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When starting out with photography it is easy to become overwhelmed by the volume of information, range of gear and camera features available. Below is a list of tips that will help any beginner photographer as they start on their photography journey.
Tips for Beginner Photographers
1. Photography Gear isn’t always as important as you may think.
Having expensive gear is nice but isn’t always a must. Learn to use the gear you have, before investing in upgrades. You don’t always have to buy the latest and greatest. If you do find that you need a new lens or body, buying second-hand can help save money. Third party lenses are excellent value for money, some offering better or equal quality as the camera manufacturers.
2. Invest in a good tripod and head early on.
A lot of beginner photographers, start off buying a cheap tripod, as their price point seems appealing. Which is why this tip has been included on my list of tips for beginner photographers.
When buying a photography tripod you can pick two things from the following: cheap, sturdy, lightweight. A tripod must be sturdy to support your equipment. Cheap tripods are normally heavy or unstable, sometimes both. The last thing you need is your camera shaking because the tripod can’t withstand the wind, or worse – the tripod falling over. A good tripod will last you years, and investing in a good one early on will save you money in the long run.
3. Check out other photographers work.
Looking at other photographers work can help you further understand photography. Find some photographers whose work you like to follow on a site such as Flickr, Facebook or Instagram. Think about why you like them but also why you don’t. What do you think they could have done better? Also think about, how they compose images, their style, the lighting, the settings used.
Experimenting with photography is fun and a great way to learn how to use your camera. Experiment with your camera’s settings, and see how they change the image. Experiment with different types of photography. If you can, I recommend doing some tabletop photography at home. This is a great way to learn to see and control lightning, and how it impacts on the image. You can use natural light, to begin with, and later invest in some cheap tabletop lights.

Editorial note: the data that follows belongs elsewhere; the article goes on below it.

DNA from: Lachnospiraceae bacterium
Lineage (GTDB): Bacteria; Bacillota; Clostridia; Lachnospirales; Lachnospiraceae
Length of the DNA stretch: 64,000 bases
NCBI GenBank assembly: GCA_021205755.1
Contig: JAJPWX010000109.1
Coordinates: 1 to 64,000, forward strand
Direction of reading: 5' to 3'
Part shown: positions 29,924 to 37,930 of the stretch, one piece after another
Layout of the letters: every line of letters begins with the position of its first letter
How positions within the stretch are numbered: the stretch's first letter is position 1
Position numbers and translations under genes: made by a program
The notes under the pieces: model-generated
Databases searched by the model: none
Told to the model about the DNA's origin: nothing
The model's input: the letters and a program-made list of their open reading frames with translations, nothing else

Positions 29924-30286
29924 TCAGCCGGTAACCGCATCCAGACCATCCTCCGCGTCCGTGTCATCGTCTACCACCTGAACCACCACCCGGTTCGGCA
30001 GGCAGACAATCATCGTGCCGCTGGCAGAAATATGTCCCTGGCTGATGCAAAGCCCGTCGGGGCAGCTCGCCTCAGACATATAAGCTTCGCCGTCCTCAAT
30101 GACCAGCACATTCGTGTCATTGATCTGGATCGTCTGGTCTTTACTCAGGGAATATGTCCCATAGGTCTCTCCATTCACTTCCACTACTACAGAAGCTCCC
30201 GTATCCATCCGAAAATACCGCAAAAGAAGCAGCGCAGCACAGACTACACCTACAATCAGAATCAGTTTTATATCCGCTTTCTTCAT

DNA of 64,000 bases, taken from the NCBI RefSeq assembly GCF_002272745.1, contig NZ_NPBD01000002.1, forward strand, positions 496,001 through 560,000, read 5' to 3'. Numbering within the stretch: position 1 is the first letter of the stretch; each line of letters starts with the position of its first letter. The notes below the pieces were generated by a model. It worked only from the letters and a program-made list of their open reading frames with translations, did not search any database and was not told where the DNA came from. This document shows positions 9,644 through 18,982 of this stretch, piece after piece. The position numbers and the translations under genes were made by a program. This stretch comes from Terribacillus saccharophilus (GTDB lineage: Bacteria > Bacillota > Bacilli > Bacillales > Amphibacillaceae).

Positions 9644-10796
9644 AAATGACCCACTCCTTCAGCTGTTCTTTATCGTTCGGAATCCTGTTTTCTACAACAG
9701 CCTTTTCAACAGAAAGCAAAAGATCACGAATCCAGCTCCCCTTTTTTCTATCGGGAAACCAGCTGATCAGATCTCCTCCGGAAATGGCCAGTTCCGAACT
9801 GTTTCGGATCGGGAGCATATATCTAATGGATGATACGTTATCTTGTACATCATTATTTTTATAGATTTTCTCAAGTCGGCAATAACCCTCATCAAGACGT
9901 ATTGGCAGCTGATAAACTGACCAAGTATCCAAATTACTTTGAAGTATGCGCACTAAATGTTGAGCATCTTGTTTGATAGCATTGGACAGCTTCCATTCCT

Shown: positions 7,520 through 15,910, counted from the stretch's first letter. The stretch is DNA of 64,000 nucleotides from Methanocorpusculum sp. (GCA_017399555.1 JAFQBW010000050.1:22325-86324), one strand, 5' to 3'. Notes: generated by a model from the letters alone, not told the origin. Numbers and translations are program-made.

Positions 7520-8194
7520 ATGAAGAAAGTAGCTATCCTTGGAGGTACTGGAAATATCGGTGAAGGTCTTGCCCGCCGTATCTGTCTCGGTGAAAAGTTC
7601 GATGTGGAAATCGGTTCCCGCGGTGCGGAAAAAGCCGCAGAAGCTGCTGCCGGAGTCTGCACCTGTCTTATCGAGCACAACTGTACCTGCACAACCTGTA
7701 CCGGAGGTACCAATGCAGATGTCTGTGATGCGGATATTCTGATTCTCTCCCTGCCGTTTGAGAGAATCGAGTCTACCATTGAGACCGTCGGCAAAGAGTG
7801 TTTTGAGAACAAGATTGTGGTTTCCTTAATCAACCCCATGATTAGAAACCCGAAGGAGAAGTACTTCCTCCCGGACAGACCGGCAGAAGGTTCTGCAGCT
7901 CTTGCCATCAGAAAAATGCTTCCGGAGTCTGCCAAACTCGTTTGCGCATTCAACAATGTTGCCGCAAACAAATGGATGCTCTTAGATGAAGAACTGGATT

5. Learn the basic guidelines/rules.
Learn basic types of composition such as the rule of thirds, read up on basic techniques for different types of photography that you’re interested in. But remember that any rules in photography are more of a guideline and are not set in stone. Over time you’ll learn when going against the rules/guidelines can help create a stronger photograph.
6. Look for any distracting elements.
Look out for any distracting elements and try to remove them before taking the photograph. Is there an unwanted street light? A person stood on the edge? If you move a bit you may find you can remove these before taking the photo which saves cropping or cloning later on.
7. Avoid accidentally cutting part of the subject off
Make sure that the entire subject is in the frame, or if you do want to cut part of it out, it should look intended. Have you accidentally cut the top of a building off? What about someone’s feet or an animal’s tail?
8. Take 3 photographs of everything.
Taking multiple photographs of the same subject from different angles, heights, sides, different composition, changing camera settings etc can help you develop an eye for photography. You will learn what you prefer for certain subjects, what works and what doesn’t. Take a minimum of 3 different photographs of each subject, and you’ll soon start noticing improvements.
9. Join an online community or local group that is beginner friendly.
Hanging out with other photographers can help you develop further. Whether it’s online or in person, it can help motivate you to get out more and learn. Just make sure that any group you join is beginner friendly, as a lot are competitive and it may seem quite daunting at first. Find a local group by googling “camera club” and your area. Facebook is excellent for photography groups but do not dismiss forums as there are plenty still going
10. Get out and take photographs regularly.
Last of all, and what I think is the most important tip – practice, practice, practice. Get out with your camera and take photographs regularly. After you have been out shooting, transfer the photographs onto a computer and see which ones you liked, and have a think about why you like them. What worked? What could you change? Then go out and practice more, taking into consideration what you think you could improve on from your previous set of photos.
Found this guide helpful? Then why not check out my guide to photographing waterfalls in Iceland.
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